- Virginia Tech -- Shooter had time to kill 30+ people, reloading several times, only stopped when he decided to shoot himself. Police arrived too late to deal with him. Again, no citizen defenders.

Me, I'd rather be armed and defending myself, and risk sorting things out with the cops when they arrive. They seem to be reasonably good at it. And again, the policy argument is "Would things be better overall if teachers and eligible students could be armed, even if there were tense interactions with arriving police?" Oh yes.

3. Specifically to college students: Allowing CCW on campus does not change other parts of the CCW law. They still have to be old enough to have a CCW license -- and I am unaware of any state that has licensing for those under 21 (and if they do, that means that non-student 18 year-olds can carry -- why not students?). Thus the numbers of students armed are not likely to be high, but it does not take a lot. And of course, professors, administrators, and other non-students on campus can be armed too. I suspect the majority would not choose it, but there are some, and that's better than what they have now.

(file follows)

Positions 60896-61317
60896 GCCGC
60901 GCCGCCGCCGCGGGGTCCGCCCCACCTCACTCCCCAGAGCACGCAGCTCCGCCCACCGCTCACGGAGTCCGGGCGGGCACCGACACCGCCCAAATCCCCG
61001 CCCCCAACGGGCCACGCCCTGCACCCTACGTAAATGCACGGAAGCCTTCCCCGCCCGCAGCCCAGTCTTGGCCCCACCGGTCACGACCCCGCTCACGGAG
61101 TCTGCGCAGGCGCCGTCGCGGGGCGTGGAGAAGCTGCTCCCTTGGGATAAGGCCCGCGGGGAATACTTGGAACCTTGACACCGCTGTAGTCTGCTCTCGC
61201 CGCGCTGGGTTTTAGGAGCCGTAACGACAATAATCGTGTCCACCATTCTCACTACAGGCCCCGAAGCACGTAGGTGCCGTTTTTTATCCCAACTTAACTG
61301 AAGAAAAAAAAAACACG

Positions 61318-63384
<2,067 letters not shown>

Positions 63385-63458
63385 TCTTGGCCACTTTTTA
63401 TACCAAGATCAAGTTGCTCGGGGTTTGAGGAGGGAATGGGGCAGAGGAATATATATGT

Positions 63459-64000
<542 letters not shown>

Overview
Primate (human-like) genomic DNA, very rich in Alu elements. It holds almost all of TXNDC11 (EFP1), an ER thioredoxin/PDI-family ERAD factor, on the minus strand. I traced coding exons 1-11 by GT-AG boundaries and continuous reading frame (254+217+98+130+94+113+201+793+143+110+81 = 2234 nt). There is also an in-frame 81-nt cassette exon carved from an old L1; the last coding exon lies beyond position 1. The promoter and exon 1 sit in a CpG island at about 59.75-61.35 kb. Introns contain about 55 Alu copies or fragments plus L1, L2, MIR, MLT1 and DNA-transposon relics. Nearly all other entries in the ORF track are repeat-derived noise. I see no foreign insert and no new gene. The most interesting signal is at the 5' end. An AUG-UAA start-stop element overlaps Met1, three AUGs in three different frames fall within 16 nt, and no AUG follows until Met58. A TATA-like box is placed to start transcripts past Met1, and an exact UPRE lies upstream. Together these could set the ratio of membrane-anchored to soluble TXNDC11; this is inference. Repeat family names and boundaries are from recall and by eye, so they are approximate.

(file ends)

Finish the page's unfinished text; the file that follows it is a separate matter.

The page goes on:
And finally, if we believe our students and young people are not trained enough/experienced enough/mature enough, the solution is to train them, expose them, educate them. I find it something of a wonder that not so long ago teens were exploring the world, making livings, etc, and now we barely trust them to flip burgers. Sometimes the solution is not to lower the standards, but raise them and demand better.

(hmm, that sounds a bit political, but I think I will let it stand).

Best to all.

elb
 

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They still have to be old enough to have a CCW license -- and I am unaware of any state that has licensing for those under 21 (and if they do, that means that non-student 18 year-olds can carry -- why not students?).
Indiana law allows 18 year olds to legally carry concealed.